Osato uses the musician as a collaborator who helps stir her creativity, in real time. "I'll say 'Give me something that's airy and ambient,' and the sounds inspire me," says Osato. She loves playing with tension and release dynamics, fall and recovery, and how those can enhance and digress from the sound.

"I can't wait to get back to the studio and have that again," she says.

Osato made Dance Teacher a Spotify playlist with some of her favorite songs for class—and told us about why she loves some of them.

"Get It Together," by India.Arie

"Her voice and lyrics hit my soul and ground me every time. Dream artist. My go-to recorded music in class is soul R&B. There's simplicity about it that I really connect with."

"Turn Your Lights Down Low," by Bob Marley + The Wailers, Lauryn Hill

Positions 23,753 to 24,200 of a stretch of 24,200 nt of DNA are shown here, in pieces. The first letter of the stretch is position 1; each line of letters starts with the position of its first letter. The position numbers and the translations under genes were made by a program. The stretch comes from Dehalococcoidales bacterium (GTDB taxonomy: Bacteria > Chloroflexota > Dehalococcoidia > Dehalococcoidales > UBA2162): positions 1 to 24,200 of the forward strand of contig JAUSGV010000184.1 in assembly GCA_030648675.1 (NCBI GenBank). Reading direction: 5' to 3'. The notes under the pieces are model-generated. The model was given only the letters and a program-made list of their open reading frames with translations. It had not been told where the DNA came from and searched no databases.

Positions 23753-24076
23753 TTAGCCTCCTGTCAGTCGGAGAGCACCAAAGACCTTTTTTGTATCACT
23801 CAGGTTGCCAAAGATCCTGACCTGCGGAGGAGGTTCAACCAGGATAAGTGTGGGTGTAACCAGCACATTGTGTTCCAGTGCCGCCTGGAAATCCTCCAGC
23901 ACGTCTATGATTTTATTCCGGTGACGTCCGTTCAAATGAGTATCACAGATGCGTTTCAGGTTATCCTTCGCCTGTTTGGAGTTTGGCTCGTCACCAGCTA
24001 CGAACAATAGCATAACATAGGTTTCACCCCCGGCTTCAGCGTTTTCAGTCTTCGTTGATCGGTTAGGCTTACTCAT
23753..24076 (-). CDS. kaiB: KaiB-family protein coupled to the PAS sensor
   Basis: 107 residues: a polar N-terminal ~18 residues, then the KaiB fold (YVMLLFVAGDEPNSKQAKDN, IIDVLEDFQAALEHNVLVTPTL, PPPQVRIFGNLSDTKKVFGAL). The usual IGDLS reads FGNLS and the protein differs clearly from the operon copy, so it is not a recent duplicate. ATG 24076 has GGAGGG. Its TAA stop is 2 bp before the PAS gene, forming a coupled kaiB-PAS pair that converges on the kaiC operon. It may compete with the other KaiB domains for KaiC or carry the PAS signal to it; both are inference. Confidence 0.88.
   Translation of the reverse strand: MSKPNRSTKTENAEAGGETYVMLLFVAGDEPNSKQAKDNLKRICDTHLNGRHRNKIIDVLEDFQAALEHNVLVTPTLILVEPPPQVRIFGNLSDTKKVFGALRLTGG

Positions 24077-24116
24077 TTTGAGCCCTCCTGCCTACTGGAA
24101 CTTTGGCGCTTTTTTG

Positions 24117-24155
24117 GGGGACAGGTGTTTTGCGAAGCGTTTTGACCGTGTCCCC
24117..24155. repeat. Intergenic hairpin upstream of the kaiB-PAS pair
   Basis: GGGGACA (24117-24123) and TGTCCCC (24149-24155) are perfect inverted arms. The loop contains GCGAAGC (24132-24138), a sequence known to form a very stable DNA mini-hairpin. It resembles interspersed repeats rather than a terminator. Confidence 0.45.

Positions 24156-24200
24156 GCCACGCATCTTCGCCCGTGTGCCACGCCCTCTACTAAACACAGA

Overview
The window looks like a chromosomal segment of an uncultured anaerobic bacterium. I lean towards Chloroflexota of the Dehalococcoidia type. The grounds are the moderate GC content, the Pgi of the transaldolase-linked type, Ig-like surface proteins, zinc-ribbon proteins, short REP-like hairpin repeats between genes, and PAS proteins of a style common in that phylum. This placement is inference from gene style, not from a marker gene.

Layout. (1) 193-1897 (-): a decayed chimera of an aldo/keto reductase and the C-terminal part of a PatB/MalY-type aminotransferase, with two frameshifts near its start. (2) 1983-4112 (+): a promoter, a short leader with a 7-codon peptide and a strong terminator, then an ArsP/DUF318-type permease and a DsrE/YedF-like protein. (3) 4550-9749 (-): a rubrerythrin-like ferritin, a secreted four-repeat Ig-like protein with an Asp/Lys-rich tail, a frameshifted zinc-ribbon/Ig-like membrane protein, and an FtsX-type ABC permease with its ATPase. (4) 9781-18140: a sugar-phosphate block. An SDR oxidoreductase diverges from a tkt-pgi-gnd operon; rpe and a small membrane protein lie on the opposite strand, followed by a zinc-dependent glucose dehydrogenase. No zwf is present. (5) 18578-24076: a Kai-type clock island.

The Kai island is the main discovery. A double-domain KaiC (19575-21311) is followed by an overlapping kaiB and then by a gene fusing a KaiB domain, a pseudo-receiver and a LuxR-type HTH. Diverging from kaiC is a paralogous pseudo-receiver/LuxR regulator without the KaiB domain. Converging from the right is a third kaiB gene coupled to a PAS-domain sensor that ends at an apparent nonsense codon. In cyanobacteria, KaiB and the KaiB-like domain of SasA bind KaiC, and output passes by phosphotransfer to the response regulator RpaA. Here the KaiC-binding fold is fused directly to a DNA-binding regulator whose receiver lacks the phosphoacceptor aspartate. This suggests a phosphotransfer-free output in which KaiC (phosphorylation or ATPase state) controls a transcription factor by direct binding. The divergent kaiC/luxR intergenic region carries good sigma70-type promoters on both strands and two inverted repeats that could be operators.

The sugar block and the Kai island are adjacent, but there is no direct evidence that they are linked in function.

"A classic. This song embodies that all-encompassing love and gets the whole room groovin'."

"Diamonds," by Johnnyswim

"This song's uplifting energy and drive is infectious! So much vulnerability, honesty and joy in their voices and instrumentation."

"There Will Be Time," by Mumford & Sons, Baaba Maal

"Mumford & Sons' music has always struck a deep chord within me. Their songs are simultaneously stripped-down and complex and feel transcendent."

"With The Love In My Heart," by Jacob Collier, Metropole Orkest, Jules Buckley

"Other than it being insanely energizing and cinematic, I love how challenging the irregular meter is!"

For Parents

Darrell Grand Moultrie teaches at a past Jacob's Pillow summer intensive. Photo Christopher Duggan, courtesy Jacob's Pillow

In the past 10 months, we've grown accustomed to helping our dancers navigate virtual school, classes and performances. And while brighter, more in-person days may be around the corner—or at least on the horizon—parents may be facing yet another hurdle to help our dancers through: virtual summer-intensive auditions.